Background Image
Previous Page  63 / 132 Next Page
Show Menu
Previous Page 63 / 132 Next Page
Page Background







When it comes to ‘cheesy’ tourist

attractions Gouda’s Cheese Market is right

up there with the very best of them. Gouda,

with population of 70 thousand is a city in

the western Netherlands’ province of South

Holland. If you enjoy insights into culinary

traditions and regional heritage it’s well

worth taking a look at the long-established

weekly market.

Subject to the weather being fine, the

market takes place each Thursday, with the

exception of Ascension Day, from the begin-

ning of April until the end of August. Stalls

selling local foodstuffs are manned from

around 10.00am to 1.00pm and locals don tra-

ditional costumes to convey how the market

was in bygone times. On the cobbles between

the city’s weigh house and town hall you’ll

see people dressed as farmers, maids in red

aprons and lace bonnets plus cheese shop

owners wearing white jackets and flat caps.

The city’s name is, of course, synonymous

with one of the world’s most popular cheeses.

Some estimates reckon more than half of all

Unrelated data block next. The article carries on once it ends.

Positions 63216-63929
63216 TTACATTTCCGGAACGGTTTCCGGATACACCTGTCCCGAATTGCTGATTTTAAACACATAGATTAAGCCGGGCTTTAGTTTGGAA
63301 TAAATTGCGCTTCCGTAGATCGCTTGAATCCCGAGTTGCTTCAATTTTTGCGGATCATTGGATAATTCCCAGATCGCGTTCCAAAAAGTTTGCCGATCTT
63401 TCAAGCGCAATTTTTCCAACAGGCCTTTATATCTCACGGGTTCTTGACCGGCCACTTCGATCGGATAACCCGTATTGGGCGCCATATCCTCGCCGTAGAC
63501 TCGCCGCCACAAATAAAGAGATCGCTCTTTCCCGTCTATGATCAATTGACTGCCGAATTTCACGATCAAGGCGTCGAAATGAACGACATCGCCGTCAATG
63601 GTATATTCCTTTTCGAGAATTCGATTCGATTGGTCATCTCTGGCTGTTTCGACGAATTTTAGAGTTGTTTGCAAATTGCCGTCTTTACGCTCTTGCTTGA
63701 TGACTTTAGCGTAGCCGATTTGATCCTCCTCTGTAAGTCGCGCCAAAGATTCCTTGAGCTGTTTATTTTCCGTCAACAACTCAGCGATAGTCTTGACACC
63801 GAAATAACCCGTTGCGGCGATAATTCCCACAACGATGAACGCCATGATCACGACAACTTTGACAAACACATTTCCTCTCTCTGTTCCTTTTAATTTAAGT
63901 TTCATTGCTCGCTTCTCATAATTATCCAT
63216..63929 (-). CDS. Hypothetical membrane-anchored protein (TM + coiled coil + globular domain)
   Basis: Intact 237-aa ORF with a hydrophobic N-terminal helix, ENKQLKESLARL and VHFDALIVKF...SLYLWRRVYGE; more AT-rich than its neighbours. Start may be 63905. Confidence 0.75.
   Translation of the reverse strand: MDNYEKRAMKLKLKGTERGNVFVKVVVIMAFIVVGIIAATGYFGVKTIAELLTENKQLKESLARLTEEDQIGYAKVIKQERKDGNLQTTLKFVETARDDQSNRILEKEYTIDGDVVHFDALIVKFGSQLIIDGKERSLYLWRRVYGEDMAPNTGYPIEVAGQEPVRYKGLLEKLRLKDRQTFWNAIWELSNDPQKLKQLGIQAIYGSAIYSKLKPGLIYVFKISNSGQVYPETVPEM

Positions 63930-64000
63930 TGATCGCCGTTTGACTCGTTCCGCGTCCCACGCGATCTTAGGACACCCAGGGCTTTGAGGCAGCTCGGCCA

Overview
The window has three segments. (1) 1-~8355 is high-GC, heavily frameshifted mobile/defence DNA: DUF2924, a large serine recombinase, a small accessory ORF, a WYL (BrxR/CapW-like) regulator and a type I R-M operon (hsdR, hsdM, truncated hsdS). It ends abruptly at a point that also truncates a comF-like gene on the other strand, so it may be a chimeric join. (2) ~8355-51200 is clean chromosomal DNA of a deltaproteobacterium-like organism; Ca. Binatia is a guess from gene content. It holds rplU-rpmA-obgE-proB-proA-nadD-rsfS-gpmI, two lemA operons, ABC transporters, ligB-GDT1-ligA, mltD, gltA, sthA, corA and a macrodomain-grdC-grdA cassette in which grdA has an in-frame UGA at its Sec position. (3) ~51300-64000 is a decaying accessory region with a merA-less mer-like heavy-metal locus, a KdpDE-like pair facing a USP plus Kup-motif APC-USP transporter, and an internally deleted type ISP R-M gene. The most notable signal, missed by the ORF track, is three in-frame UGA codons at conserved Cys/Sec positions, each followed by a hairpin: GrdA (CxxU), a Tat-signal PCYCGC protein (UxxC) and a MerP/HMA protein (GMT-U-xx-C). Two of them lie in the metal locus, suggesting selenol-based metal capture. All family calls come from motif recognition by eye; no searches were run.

the cheese consumed around the world is

Gouda in style. Of course, cheese lovers in

South Holland argue the original is best and

say it’s down to the lush, mineral-rich grass

of the low-lying fields around Gouda. Every

day, each dairy cow eats up to 100kg of the

grass in order to produce between 20 and 30

litres of milk. Cheeses of a similar style are

produced around the globe but do they match the flavour and texture of

cheeses made on nearby farms, in communities such as Bergambacht,

Haastrecht and Stolwijk?

Farmers from outlying villages have been bringing their produce

into Gouda, for sale on market days, since at least the 17


century. The

cobbled site today occupied by the marketplace was merely a sodden

field when Gouda’s Gothic town hall was constructed. It was built in

stone, well away from other buildings, after a fire destroyed much of

Gouda in 1438. The town hall’s balcony was once used as the site for

public executions and today provides fine views of activities unfolding

around the yellow cheeses that are laid out on the square on market days.

As you browse the stalls you might be distracted by the peal of the

carillon up on the east face of the town hall. It depicts Floris V, the count

who granted Gouda its charter in 1272. Mechanical figures circle the car-

illon two minutes after each half hour, helping avoid a cacophonic clash

with the bells of Sint-Janskerk (St John’s Church). At 123 metres in

Pijaca sira otvorena je jednom nedeljno


The cheese market is open once a week